Dealing with Jobs Left Early
Recruiters and employers generally like to see candidates who have a steady work history. That being said, nobody's perfect and many people have had to leave a job early for one reason or another. This week's job searching tip deals with methods you can use to get over an employer's concern about leaving a job early.
QUESTION FROM A SUBSCRIBER:
I was recently told in an interview that I have shown no loyalty to any of my employers and that it would be difficult to sell me to potential employers. I left two jobs in less than eight months because they were not a good fit. Is there another way I can describe the two jobs in an interview?
Let's first take a look at why employers are hesitant to hire someone who has left jobs early:
1. Wasted training time and money - if an employer has to train you for the job and you leave early, resources spent on training were wasted
2. Hiring costs - Often, an employer will have to pay a recruiter a placement fee that can be around 20% of your first year's salary. Most recruiters provide the employer with a 3-month guarantee. That is, if you leave before 3 months are up, the employer gets their placement fee back. However, if you leave after 8 months, most recruiters' guarantees have expired.
3. Opportunity Costs - Sort of as a follow on to #2, if you quit and the position is open again, the employer has to once again divert management attention to the recruiting issue. It will probably take time to start reaching candidates with recruitment advertising, etc. Position vacancies are costly both from the perspective of the work for the position not being done, and from the distraction caused to immediate managers of that function.
4. Loyalty/Values - The employer is likely going to be concerned that you lack loyalty and don't appreciate the burden it places on them to have to hire someone else. Yes, looking out for yourself is important. But it creates a credibility problem that you will need to overcome.
HOW TO ADDRESS A POTENTIAL EMPLOYER'S CONCERNS
Helping the Companies you Left Early
If you're going to leave a job early, even if you were unhappy with your boss or the work environment, give some thought to how you can leave without leaving the company high and dry. Maybe you know someone with a comparable skillset who could take the job. If you can do something to ease the company's burden of having to recruit a new person, this will leave them with a much better impression. It also gives you a better story to tell in interviews for new positions. Even if you didn't leave the company recently, it wouldn't hurt to visit with them again and find out if there is anything you can do to help.
If your resume isn't great or doesn't paint a very positive picture of your career background, look for other things which can bolster the impression you can create with potential employers. An ideal situation would be to get references from the employers you left early. This is where helping these former employers can help you -- they'll be more inclined to write a good reference for you if you help them out. It also helps if you had made a positive contribution at the former employer before you left. It would be great if you could get a reference in writing (i.e. a reference letter) which you could bring with you to interviews.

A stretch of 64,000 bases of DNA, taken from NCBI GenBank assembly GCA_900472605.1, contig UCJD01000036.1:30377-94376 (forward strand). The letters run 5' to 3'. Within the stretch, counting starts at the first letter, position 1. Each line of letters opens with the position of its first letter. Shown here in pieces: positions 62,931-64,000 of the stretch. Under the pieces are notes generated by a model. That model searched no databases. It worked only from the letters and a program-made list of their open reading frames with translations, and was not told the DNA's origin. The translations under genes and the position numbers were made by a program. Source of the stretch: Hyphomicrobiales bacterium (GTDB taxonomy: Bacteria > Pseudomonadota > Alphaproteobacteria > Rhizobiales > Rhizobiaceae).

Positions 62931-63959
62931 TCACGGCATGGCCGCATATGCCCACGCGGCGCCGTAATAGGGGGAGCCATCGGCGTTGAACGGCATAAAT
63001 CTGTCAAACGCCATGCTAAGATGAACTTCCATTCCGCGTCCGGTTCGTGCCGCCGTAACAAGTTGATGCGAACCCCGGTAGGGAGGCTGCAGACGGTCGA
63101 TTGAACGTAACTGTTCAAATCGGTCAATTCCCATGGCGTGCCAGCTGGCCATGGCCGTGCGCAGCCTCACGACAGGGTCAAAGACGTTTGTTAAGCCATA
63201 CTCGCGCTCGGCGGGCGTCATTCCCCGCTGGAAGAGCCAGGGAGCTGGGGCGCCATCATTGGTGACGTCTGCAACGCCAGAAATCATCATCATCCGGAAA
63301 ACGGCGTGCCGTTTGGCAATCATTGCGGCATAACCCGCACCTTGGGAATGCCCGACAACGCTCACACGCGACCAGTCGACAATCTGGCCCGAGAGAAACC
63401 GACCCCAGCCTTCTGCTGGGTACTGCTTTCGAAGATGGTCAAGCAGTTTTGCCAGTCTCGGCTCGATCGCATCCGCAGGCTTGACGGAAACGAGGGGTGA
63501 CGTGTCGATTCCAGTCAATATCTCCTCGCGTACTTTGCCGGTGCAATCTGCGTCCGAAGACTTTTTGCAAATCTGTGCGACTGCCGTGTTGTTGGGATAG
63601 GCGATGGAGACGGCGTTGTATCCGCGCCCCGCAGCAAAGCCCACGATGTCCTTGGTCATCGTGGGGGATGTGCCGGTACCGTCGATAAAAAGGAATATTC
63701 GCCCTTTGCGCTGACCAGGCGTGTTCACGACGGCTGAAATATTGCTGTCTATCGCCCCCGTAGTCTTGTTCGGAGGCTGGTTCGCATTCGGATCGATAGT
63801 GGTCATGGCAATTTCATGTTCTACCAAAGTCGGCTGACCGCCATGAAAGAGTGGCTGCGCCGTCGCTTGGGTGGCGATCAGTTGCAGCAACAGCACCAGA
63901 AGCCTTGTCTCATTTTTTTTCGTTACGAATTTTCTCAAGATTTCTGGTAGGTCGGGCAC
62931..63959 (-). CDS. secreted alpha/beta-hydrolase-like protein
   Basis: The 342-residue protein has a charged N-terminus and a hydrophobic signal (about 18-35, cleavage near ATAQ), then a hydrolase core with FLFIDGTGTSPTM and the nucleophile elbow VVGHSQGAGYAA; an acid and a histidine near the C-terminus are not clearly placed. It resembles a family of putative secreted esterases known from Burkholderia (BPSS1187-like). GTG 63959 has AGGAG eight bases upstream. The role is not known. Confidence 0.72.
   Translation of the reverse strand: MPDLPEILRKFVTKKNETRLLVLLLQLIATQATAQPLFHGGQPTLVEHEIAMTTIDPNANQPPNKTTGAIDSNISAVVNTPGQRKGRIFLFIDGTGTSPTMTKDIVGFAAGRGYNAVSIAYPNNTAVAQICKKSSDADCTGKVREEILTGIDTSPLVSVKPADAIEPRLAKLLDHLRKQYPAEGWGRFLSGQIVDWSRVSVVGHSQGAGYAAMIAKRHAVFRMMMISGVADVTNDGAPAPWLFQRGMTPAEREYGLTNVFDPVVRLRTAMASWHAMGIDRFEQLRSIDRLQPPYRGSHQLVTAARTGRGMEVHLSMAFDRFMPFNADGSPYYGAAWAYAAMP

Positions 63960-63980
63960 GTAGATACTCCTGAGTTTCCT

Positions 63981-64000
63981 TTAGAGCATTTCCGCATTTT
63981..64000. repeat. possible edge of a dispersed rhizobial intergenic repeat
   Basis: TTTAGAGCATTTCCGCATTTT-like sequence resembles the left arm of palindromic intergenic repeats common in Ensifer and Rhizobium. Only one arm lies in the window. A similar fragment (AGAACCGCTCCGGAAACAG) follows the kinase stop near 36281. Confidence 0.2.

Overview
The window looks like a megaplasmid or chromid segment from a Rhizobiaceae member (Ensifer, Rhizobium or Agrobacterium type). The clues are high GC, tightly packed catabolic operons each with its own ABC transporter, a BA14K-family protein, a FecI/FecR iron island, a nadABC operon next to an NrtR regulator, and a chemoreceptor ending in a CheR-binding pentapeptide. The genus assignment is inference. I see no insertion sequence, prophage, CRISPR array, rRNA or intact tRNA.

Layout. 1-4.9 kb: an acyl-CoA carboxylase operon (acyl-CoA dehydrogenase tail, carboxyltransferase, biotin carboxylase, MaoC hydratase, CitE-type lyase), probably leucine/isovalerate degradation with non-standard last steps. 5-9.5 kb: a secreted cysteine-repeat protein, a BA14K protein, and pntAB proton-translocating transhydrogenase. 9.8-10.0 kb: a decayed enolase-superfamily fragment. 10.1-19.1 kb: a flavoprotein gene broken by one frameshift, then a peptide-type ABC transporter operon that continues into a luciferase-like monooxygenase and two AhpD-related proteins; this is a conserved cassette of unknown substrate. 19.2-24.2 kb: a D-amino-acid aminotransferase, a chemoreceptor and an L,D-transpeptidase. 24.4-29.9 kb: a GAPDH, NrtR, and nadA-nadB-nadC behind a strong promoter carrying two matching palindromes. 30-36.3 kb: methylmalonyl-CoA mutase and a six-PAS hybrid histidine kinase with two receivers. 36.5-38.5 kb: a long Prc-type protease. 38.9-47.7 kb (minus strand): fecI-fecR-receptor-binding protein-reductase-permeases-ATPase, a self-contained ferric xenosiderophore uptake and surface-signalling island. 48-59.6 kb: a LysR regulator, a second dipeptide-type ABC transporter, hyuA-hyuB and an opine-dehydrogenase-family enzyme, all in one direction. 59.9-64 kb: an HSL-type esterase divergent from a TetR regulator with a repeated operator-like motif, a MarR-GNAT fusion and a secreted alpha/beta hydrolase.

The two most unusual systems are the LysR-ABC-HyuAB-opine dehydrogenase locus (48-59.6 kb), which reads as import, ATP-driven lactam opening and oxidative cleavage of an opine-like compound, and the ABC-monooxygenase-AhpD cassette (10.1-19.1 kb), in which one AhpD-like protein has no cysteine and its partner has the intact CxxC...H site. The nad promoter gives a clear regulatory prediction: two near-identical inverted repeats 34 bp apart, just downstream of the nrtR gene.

One way to ease the process of getting reference letters is to offer to write the letter for the reference, and to ask them to simply sign their name to it. Of course, they will only agree to do something like that if you have a positive relationship with them. See this article on references for more information:
Even if you don't get a reference letter, there's a chance the recruiter might know someone there or might call for a reference. If the company has positive things to say about you, you'll be better off.
Get Inside Help
In addition to getting references from former employers, references from the prospective employer can also be powerful. This can help to illustrate that you really want to work for the company, and it can be helpful to have someone on the inside vouch for you. You can network thru friends/associates to find someone who works there. Career expert Jerry Crispin goes as far as to recommend people go out to the parking lot of a company where they want to work and offer someone who works there $20 to use their name when applying (i.e. I was referred by Joe Smith).
Hit the Ground Running
Employers are generally concerned about someone leaving a job early if they have to invest time in training you up front. If you already have all the skills needed to do the job and understand the company and the industry BEFORE you start working there, that can help alleviate that concern.
You can visit the JobSearchInfo Education and Training page for resources to help with raising your skill level:
Optimizing your Resume Presentation
Professional resume writers deal with presenting peoples' career histories in the best possible light every day. You may want to consider hiring one if your situation is especially tricky to present.
About the Author
Scott Brown is the author of the Job Search Handbook (http://www.JobSearchHandbook.com). As editor of the HireSites.com weekly newsletter on job searching, Scott has written many articles on the subject. He wrote the Job Search Handbook to provide job seekers with a complete yet easy to use guide to finding a job effectively.